After 25 years on the run, Rwanda genocide suspect Félicien Kabuga has been arrested near Paris, according to the French justice ministry. The 84-year-old was arrested by French security forces Saturday morning in a flat in Asnieres-Sur-Seine, where he was living under a false identity apparently with the help of his children.
A Hutu businessman, Kabuga is believed to have been the main financier of militias that massacred about 800,000 ethnic Tutsis and moderate Hutus over 100 days during the 1994 Rwandan genocide.
Rwandan prosecutors say Kabuga used his companies to import machetes and gardening tools that were used to slaughter people in the East African country. The businessman is also accused of setting up the Radio Television Mille Collines that urged people to kill anyone who was from the ethnic Tutsi. He further trained the notorious Interahamwe militia, one of the militias that led the massacres, according to Rwandan prosecutors.
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“Since 1994, Felicien Kabuga, known to have been the financier of Rwanda genocide, had with impunity stayed in Germany, Belgium, Congo-Kinshasa, Kenya, or Switzerland,” a justice ministry statement said.
In 1997, the UN’s International Criminal Tribunal for Rwanda indicted Kabuga on seven counts of genocide, complicity in genocide, direct and public incitement to commit genocide, attempt to commit genocide, conspiracy to commit genocide, persecution and extermination.
The wealthy businessman became Rwanda’s most-wanted man and the U.S. offered a $5 million reward for information leading to his arrest.
The Rwanda tribunal formally closed in 2015 and its duties have since been taken over by the Mechanism for International Criminal Tribunals (MICT), which also handles cases left over from the International Criminal Tribunal for the former Yugoslavia.
“The arrest of Felicien Kabuga today is a reminder that those responsible for genocide can be brought to account, even 26 years after their crimes,” said Serge Brammertz, chief prosecutor of the MICT in The Hague.
“Today’s arrest underlines the strength of our determination.”
The prosecutor commended French authorities, saying the arrest “could not have been made without their exceptional cooperation and skill”, and also expressed appreciation to other countries that helped including Rwanda, Belgium, the UK, Germany, the Netherlands, Austria, Luxembourg, Switzerland, the US, and other international organizations such as Europol and Interpol.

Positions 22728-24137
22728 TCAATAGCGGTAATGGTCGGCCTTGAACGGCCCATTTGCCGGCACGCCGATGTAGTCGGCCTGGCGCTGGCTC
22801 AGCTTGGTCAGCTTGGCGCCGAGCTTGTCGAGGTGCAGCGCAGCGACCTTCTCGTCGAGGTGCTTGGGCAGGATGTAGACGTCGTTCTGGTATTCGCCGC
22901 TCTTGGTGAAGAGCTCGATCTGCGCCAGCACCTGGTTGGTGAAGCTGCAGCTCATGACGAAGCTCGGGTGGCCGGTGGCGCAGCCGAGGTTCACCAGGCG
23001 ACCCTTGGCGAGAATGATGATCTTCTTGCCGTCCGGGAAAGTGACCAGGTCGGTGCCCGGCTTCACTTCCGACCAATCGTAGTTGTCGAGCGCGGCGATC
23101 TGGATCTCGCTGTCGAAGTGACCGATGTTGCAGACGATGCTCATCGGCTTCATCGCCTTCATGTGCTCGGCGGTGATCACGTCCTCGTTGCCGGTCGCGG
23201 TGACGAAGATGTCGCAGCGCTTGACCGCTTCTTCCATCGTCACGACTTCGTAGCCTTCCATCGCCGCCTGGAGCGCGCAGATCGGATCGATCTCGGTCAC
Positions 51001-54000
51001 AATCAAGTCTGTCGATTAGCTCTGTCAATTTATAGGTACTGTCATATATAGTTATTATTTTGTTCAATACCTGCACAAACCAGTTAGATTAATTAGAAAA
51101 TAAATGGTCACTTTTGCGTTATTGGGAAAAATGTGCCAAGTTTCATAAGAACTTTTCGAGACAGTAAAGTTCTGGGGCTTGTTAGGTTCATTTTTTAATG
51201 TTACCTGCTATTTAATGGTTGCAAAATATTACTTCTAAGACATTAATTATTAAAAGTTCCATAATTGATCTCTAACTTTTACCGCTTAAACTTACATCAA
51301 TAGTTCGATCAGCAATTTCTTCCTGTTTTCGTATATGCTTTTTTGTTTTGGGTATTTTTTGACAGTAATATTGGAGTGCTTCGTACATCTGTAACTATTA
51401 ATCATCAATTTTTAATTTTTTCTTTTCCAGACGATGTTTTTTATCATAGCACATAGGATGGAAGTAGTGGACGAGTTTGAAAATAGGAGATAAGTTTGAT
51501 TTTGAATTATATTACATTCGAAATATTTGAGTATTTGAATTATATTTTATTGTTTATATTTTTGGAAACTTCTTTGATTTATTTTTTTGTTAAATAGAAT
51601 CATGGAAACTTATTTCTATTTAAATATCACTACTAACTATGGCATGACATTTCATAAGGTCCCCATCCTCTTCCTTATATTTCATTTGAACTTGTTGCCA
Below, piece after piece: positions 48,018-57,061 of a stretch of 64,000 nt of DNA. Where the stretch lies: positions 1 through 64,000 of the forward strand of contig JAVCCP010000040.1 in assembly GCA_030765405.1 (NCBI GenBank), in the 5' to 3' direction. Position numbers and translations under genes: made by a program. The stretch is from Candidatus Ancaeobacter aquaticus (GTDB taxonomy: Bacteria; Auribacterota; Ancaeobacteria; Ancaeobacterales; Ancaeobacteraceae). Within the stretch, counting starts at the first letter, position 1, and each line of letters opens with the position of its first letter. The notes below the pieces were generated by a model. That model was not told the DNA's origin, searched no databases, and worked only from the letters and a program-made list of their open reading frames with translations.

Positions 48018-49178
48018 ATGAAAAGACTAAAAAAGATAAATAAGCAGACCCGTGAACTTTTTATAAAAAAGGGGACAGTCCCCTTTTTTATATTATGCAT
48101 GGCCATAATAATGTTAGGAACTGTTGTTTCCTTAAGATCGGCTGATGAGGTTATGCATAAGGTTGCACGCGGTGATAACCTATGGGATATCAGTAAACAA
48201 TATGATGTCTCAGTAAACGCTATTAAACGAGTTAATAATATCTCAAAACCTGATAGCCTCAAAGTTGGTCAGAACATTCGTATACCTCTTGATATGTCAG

Kabuga is now expected to be transferred to the custody of The Hague to stand trial “following completion of appropriate procedures under French law.”
Rwanda’s genocide began on April 6, 1994, when a plane carrying Rwandan President Juvenal Habyarimana and his Burundian counterpart Cyprien Ntaryamira was shot down. The two died. At the time, Kabuga was said to be a close friend of Habyarimana, and his daughter even married one of the former president’s sons.
Hutu extremists blamed the Tutsi rebel group, the Rwandan Patriotic Front (RPF), for the plane attack, then launched a well-organized slaughter campaign that claimed the lives of over 800,000 people, most from the minority Tutsi community.
France was said to be a close ally of the Hutu-led government of Habyarimana prior to the killings. Reports said that even though France had troops stationed in Rwanda at the time as part of a UN peacekeeping operation, they did not intervene until June – two months after the genocide had started.
France has insisted that its soldiers deployed did their best under the circumstances and saved lives. Other reports said that scores of suspected war criminals, wanted for trial in Rwanda, later sought refuge in France.
In 2010, former French President Nicolas Sarkozy admitted that his country had made “serious errors of judgment.” He said France had “a sort blindness when we didn’t foresee the genocidal dimensions of the government.”
Relations between the two countries have begun to improve, and French President Emmanuel Macron hosted Rwandan President Paul Kagame in Paris recently. Macron has also become the first French president to hold a meeting with representatives of the largest association of survivors of the Rwandan genocide.
At the moment, two other Rwandan genocide suspects – former defense minister Augustin Bizmana and military leader Protais Mpiranya – remain at large.